New Delhi: The government on Monday said state-owned Bank of Baroda, Vijaya Bank and Dena Bank will be merged to create the country’s third-largest lender as part of efforts to revive credit and economic growth.

The move follows top lender State Bank of India last year merging with itself five of its subsidiary banks and taking over Bharatiya Mahila Bank, a niche state-run lender for women.

Announcing the plan, Finance Minister Arun Jaitley said the merger will make the banks stronger and sustainable as well as increase their lending ability.

Giving the context of the merger, he said bank lending was becoming weak, hurting corporate sector investments.
Also, many banks were in a fragile condition due to excessive lending and ballooning NPAs, he said.

“This amalgamated entity will increase banking operations,” he said.

As was in the case of SBI, no employee of the three banks would have service conditions that are averse to their present one.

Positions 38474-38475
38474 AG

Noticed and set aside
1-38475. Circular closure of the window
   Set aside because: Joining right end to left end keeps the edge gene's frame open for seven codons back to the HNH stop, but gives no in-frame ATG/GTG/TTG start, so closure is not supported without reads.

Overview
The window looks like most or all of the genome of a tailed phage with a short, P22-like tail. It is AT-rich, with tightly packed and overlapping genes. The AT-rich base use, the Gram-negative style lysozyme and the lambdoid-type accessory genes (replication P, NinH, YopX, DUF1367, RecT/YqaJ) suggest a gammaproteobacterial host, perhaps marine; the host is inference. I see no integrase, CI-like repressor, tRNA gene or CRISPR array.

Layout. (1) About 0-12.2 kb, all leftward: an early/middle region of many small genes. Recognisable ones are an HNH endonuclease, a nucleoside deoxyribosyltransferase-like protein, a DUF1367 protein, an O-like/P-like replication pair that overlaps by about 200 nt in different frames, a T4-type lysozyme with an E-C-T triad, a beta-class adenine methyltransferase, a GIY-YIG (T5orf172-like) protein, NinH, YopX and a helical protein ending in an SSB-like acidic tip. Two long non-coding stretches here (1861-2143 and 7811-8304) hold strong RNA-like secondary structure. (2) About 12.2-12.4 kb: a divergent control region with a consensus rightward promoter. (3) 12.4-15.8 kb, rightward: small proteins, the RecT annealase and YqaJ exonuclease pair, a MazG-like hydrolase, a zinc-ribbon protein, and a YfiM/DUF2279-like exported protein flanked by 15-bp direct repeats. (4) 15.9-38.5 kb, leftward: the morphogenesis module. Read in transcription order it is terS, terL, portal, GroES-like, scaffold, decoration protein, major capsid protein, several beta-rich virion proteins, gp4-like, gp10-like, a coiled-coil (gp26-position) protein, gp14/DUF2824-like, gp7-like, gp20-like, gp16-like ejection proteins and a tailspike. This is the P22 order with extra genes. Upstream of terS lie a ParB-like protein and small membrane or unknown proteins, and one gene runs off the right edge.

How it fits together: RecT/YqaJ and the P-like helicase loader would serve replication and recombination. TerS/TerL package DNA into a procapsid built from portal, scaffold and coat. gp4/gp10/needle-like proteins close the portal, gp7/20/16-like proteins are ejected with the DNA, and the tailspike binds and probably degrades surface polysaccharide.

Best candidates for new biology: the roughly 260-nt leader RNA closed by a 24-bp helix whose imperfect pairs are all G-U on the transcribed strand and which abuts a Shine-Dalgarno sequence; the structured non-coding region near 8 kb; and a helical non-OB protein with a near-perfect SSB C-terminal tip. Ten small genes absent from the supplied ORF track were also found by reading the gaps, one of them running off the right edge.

The government owns majority stakes in 21 lenders, which account for more than two-thirds of banking assets in Asia’s third-biggest economy.

But these PSU banks also account for the lion’s share of bad loans or NPAs plaguing the sector and need crores of rupees in new capital in the next two years to meet global Basel III capital norms.

Financial Services Secretary Rajiv Kumar said bank boards of the three banks will examine the amalgamation proposal. “The merger will help improve operational efficiency and customer services.”

The amalgamated bank would be the third largest bank in India and will be a strong competitive lender with economies of scale, he said adding the three would have synergies for the network, low-cost deposits and subsidiaries.
While the employee's interest will be protected, brand equity will be preserved, he said.

Capital support to the merged entity of Dena Bank, Vijaya Bank and BoB would be ensured, he said.

Also read: Bank merger: Shares of Dena Bank surges 20%, Bank of Baroda tumbles 14%

The three banks will continue to work independently post-merger.